Paper from Manure, That's an Idea I Could Stand Behind!

Watershed contamination

Instead of Using Trees, Scientists Are Making Sustainable Paper Out of Manure

Shout out to the scientist still out there grinding and innovating new ways to make out lives better. I understand it’s a bit of an uphill battle right now with under-funding of projects and all, but you are appreciated.


It gives me hope that they have found a use for elephant manure as paper in our everyday lives. The only problem is, I don’t think we have a big problem with elephant dung. If they could come up with other uses for animal wastes from food production that would be great. All I know is that some industrial pig farms have large ponds full of toxic excrement that overflow during floods, contaminating nearby watersheds.


You would think after figuring out how to go to the moon and the smartphone that we could come up with a sustainable way to deal with human and all livestock waste.

Good News for Pedestrians and Cyclist

Shaking Title of ‘Boulevard of Death’

When I lived on Long Island, I remember regularly hearing in the news about pedestrians and cyclist being killed by cars. I always wondered why the City wouldn’t do anything about such a dangerous situation on such an important thoroughfare. If you’ve never been on Queens Boulevard, the best way I can describe it is as a freeway-like Main Street in a medium sized town. There are hundreds of high rise apartments and retail stores on long blocks that flank the boulevard, creating diagonal foot traffic patterns across it. I’ve witnessed groups of school aged kids and senior citizens risking their lives daily just go from their apartments to the bus or train station. Cyclist had to navigate multiple lanes of merging, speeding and worst of all parallel parked cars.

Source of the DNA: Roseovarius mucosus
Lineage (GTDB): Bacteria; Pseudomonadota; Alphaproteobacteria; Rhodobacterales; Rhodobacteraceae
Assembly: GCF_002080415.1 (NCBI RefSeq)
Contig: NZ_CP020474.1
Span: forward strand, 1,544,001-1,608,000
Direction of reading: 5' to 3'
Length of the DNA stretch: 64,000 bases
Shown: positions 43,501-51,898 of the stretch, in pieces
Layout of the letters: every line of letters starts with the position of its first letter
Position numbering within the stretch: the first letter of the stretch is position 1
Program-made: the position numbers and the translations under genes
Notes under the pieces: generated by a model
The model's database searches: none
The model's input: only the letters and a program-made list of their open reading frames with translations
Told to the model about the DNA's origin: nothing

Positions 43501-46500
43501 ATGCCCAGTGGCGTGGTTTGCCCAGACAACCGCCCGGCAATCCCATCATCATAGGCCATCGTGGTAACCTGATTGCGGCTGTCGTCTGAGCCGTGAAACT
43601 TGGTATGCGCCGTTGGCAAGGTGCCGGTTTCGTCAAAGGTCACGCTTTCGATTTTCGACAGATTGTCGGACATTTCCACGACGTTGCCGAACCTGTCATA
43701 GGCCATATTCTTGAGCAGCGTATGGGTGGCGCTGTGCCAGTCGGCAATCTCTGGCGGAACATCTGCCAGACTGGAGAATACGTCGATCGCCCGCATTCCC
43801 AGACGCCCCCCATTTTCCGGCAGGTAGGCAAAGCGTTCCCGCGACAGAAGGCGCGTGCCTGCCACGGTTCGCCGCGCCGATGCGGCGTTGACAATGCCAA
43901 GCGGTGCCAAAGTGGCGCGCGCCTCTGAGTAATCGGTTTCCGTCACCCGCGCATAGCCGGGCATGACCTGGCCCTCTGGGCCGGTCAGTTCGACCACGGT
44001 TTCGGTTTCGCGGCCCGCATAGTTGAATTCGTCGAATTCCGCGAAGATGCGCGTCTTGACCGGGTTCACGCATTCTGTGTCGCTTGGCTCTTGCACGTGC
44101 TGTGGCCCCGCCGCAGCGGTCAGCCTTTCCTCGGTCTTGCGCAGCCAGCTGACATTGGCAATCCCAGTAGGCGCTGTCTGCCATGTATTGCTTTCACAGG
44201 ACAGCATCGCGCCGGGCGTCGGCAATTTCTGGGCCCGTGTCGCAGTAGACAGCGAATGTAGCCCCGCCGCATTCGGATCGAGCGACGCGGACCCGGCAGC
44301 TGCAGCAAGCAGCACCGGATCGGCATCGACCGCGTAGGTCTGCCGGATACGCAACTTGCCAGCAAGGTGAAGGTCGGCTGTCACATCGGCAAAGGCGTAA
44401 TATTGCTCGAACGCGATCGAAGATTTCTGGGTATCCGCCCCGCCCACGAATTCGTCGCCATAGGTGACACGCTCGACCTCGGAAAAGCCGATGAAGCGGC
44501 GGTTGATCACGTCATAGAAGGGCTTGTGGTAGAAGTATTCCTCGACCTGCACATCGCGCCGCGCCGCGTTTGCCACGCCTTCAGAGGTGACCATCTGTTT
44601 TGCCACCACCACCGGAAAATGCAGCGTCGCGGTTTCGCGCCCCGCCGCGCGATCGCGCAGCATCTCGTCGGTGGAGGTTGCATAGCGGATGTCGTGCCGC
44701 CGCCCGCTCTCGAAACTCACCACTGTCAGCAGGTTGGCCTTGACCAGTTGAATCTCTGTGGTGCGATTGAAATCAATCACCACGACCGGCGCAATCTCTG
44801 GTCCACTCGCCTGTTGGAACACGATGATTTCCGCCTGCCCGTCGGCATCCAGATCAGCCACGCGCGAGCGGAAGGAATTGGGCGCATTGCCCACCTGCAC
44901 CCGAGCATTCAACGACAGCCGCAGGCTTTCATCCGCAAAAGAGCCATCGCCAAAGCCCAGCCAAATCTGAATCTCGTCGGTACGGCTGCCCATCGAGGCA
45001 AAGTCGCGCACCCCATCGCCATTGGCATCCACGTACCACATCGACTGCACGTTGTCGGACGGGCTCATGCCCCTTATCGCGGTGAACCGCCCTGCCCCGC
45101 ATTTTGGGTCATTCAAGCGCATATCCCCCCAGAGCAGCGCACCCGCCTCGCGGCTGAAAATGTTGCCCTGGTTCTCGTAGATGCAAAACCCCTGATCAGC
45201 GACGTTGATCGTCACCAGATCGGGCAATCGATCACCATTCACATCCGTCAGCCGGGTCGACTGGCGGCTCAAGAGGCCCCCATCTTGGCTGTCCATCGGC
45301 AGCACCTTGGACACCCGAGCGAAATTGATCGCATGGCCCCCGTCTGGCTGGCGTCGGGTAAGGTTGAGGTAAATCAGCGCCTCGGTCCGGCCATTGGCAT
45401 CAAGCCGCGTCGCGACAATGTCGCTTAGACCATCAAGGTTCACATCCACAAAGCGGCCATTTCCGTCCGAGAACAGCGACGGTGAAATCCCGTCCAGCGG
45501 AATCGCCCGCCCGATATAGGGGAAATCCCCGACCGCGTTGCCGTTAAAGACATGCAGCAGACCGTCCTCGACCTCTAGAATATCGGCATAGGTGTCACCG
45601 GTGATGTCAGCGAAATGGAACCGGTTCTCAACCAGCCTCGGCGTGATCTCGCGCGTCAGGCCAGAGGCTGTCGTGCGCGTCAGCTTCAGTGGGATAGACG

Well it looks like the City is finally taking action.  I know some you are saying to yourselves, “that’s New York, what does that have to do with anywhere else in the US or in the world for that matter”.  I think it’s important because there are similar situations in many suburbs in this country. Just about every suburb has a commercial strip that’s just as inhospitable as Queens Boulevard. There may not be as many pedestrians as Queens Boulevard because of population density, but there are a significant number of pedestrian and cyclist fatalities. I think our town planners should study and learn from methods larger cities use to reduce auto, pedestrian and cyclist conflict. New York City is a perfect lab for planners to see what works because it’s just like any other town or city, except it’s on steroids. 

Support More Roof Gardens

Green Roofs in the City

Green Roofs are more than just a way to make a rooftop attractive. There are ecological and economic benefits to installing them. They can be added to an existing structure or be part of the original construction. For existing buildings structural suitability must be considered. So it’s not as simple as placing a growing medium and plants on your roof.

Stormwater Management is an important reason to install a roof garden. They retain water in the soil and help in reducing the amount of runoff that would go into the public stormwater system. The runoff from paved and developed areas is a major reason for downstream flooding. The cumulative effect of several roof gardens in a city could also reduce the size of subsurface drainage structures. That could be a significant saving for a municipality. 

By humidifying the surrounding air, green roofs give a cooling effect to a microclimate. This added cooling reduces the strain on air conditioning systems that saves on energy use. Green roofs also help to improve air quality by binding dust and toxic particles.

Some urban wildlife benefit from roof gardens by the food and habitat they can provide. Every little bit helps, so if you can provide shelter and sustenance it’s an added benefit that outweighs the additional costs.